Fig. 1
figure 1

Literature search criteria with inclusion and exclusion criteria

Small terminology differences existed between research databases because the databases index differently and often use different subject headings. For instance in CINAHL, the search string was “Adoption AND ‘electronic health record’” while the search in PubMed needed to be a bit more complex. We included both studies and reviews if they met our eligibility criteria.

Study Selection, Data Collection Process, and Data Items

Figure 1 illustrates our search process to narrow the initial result of 806 results down to the final sample of 27. As is shown, the date range for the initial search was from 1/1/2011 to 8/3/2016, with the initial date being significant as it represents the beginning of the incentives for Meaningful Use being put into effect. For the search in Google Scholar, we ended up shortening the date range to 1/1/2012 to 8/3/2016. The limited filtering capabilities in Google Scholar results in a very large number of results, many of which are false positives. We had to take some measure to reduce the number of results to something feasible to analyze.

Risk of Bias and Additional Analysis

As illustrated in Fig. 1, after the filters were enabled the number of results was reduced to 154 possible articles. The group of reviewers divided these among them in a way that each abstract was reviewed by at least two people. A shared spreadsheet was posted to a shared collaboration site, and each reviewer independently made an assessment (1 = include, 0 = exclude) to determine if the article was germane to our review objective.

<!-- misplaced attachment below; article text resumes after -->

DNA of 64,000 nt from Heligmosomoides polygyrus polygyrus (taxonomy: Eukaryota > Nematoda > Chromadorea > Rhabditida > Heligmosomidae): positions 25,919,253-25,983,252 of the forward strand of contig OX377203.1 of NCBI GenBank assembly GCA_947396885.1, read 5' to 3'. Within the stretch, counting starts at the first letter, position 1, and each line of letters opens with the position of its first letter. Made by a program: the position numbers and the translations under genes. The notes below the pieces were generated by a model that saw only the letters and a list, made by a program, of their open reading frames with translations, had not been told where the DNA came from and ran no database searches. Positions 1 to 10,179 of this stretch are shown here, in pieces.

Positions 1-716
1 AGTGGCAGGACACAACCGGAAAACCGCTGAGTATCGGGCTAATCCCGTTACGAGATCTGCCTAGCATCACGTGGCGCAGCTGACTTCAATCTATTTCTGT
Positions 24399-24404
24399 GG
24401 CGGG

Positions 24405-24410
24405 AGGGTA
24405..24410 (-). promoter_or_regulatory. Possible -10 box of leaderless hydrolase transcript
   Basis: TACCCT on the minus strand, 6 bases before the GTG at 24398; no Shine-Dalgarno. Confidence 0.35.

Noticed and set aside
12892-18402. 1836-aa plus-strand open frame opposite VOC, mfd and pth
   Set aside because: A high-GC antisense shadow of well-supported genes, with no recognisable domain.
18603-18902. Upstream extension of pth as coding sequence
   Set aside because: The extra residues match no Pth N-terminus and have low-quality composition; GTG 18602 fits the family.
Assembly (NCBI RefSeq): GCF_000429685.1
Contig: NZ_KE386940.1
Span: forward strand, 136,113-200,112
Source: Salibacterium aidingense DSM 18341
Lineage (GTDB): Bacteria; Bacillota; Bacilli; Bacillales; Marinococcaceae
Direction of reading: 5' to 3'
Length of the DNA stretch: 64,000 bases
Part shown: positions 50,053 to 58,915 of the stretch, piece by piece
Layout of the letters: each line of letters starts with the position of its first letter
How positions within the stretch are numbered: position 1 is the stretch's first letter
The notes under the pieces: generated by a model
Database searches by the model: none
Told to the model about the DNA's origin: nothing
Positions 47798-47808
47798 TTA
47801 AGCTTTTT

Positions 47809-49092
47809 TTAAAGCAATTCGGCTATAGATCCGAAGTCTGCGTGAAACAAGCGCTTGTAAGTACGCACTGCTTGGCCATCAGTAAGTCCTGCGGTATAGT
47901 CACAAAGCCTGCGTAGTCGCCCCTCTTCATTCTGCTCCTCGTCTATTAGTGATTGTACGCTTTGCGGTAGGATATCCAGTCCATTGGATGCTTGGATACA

Through a set of consensus meetings, the group of reviewers met to discuss their assessments. By the end of the consensus meeting a total of 27 remained. These were then divided again in the same manner as the abstracts; each article was analyzed by at least two reviewers. The reviewers agreed to analyze the articles for possible bias, basic findings germane to our objective, and barriers that tie multiple studies together. Observations were recorded on the shared spreadsheet again and another consensus meeting was held to discuss the findings.

Synthesis of Results and Additional Analysis

The literature matrix created by our shared spreadsheet catalogued the relevant articles by date of publication and contained fields for the following: Data source, publication date, authors, title, relevance and each rater’s decision of whether or not the article was germane to our research, general observations and specific barriers. From the data collected from the articles, we created an affinity diagram to illustrate the frequency of barriers.


Study Selection and Characteristics

Of the 806 initial search results acquired from three databases, we isolated 27 unique publications which contained data specifically relevant to our topic. These are captured in Table 1.

Table 1 Analysis of articles

From these articles we identified 68 barriers to adoption, but they varied widely in how they were originally presented.

Several of the barriers seemed to be close enough to one another to combine, so we compiled these in another table (Table 2).